Chelsea Football Club’s recent award-winning shirt sponsorship campaign was unorthodox and wildly successful. To any curious fundraiser, the way they achieved this lucrative feat is worthy of study.
They sent a personalised package to the CEOs of 250 of the most successful companies in the world. If you were one of those chosen few, when you opened the package, you would have found firstly a Chelsea shirt, in your size, with your name on the back. You would also have found a laptop, pre-loaded with a film which painted a picture of what life will be like when your company becomes Chelsea’s main sponsor. The film includes fans celebrating with you on the street and famous Chelsea players scoring unbelievable goals, wearing a shirt with your companies’ name on it.
The tactic generated interest from several companies and through the subsequent bidding war the price increased until Yokohama finally won the multi-year deal, worth around £250 million.
Tactic 1. In my last blog I described how two charities have applied the primary influencing tactic from Chelsea’s play-book, (securing gifts of £14 million and £50,000 respectively).
Today I want to explore two more tactics which made this £250 million ask succeed:
Tactic 2. Deliberately use names. A major cost to the sponsorship team was making every film bespoke, painstakingly slotting each prospects’ name into most scenes. My guess is you are well aware that people prefer you to get their name right, but were you aware of just how powerful people’s names are in affecting their decision-making, such as whether or not to give to charity?
For example, in a study of factors which affected donations to the Hurricane Katrina Appeal, researchers found that people whose name began with ‘K’, like Katie or Kevin, were 260 times more likely to give than people whose names began with a different letter. Yes, really! This study defies common sense, and yet Professor Jesse Chandler has found a similar effect following every hurricane stretching back decades. The ‘initial effect’ suggests that we are so attached to our names, we are subconsciously more likely to respond to opportunities with which we share an initial.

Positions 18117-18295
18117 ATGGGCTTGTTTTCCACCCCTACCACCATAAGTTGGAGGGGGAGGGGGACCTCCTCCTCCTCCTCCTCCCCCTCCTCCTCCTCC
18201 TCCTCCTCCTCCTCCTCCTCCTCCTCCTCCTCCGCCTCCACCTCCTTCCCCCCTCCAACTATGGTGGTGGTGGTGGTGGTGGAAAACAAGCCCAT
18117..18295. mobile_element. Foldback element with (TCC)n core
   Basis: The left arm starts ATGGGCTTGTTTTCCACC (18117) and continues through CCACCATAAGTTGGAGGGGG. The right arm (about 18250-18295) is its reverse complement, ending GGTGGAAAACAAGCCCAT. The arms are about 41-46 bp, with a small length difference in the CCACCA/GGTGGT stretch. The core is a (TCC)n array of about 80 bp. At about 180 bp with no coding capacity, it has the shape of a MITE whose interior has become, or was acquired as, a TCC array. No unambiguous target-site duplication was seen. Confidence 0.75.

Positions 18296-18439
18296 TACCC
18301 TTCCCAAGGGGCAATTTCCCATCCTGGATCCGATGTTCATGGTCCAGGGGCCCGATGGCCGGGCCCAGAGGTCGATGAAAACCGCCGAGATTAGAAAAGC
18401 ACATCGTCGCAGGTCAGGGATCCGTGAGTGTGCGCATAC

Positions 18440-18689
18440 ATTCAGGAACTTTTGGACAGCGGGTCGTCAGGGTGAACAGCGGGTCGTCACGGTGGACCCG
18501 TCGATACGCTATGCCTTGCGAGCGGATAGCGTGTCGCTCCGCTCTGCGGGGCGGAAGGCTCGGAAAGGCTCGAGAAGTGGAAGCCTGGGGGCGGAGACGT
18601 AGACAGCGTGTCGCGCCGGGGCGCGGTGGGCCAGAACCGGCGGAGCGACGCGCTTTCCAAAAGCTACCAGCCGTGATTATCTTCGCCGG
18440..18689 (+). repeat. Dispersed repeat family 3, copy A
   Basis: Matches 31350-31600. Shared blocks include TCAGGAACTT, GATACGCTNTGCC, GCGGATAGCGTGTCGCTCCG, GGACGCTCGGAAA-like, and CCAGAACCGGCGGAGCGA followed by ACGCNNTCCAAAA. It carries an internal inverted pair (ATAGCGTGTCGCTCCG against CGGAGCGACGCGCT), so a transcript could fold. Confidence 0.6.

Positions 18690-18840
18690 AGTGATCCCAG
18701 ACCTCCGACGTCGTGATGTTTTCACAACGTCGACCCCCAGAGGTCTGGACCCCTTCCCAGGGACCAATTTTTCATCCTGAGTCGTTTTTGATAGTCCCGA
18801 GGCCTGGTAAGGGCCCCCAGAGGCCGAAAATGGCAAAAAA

If our donors’ names are so important to them, (but we don’t raise funds for a hurricane relief effort) what should the power of names remind us to do differently?
Go the extra mile in proactively using people’s names.
For example, in one study carried out by the Behavioural Insights Team attached to the Cabinet Office, Deutsche bank employees received a generalised email (eg Dear colleague…’) from their Chief Executive encouraging them to sign up to give a day of their salary. 5% percent agreed. But, when employees received an identical email that began instead with a personalised greeting (eg ‘Dear Mary’) the take-up rate rocketed to 12%.
Tactic 3. Future pace it. Watching the film evokes a world in which the Chief Exec has already agreed to the sponsorship and is enjoying the fruits of that decision.
Whenever you’re helping someone make a decision that involves some short term effort (eg getting yourself to go to the gym; helping a supporter agree to partnership), a powerful strategy is to help them feel those future results now.
One of my favourite examples was when Alzheimer’s Society, pitching to Tesco for what was to be the largest partnership ever, brought with them a mocked up 3D version of what the proposed Memory Buses would look like, including the prominently displayed branding of the supermarket next to this important social cause.
The power of these tactics is once you have seen, heard or smelt a version of what will have happened long after you have said ‘yes’, it becomes easier to believe that such a reality, with those benefits, is possible. When pitching to a corporate, could you show the tweets or headlines of what great things will have happened for the company in six months’ time? When talking to a major donor, are you able to help them look with certainty at a future reality in which they have already transformed lives?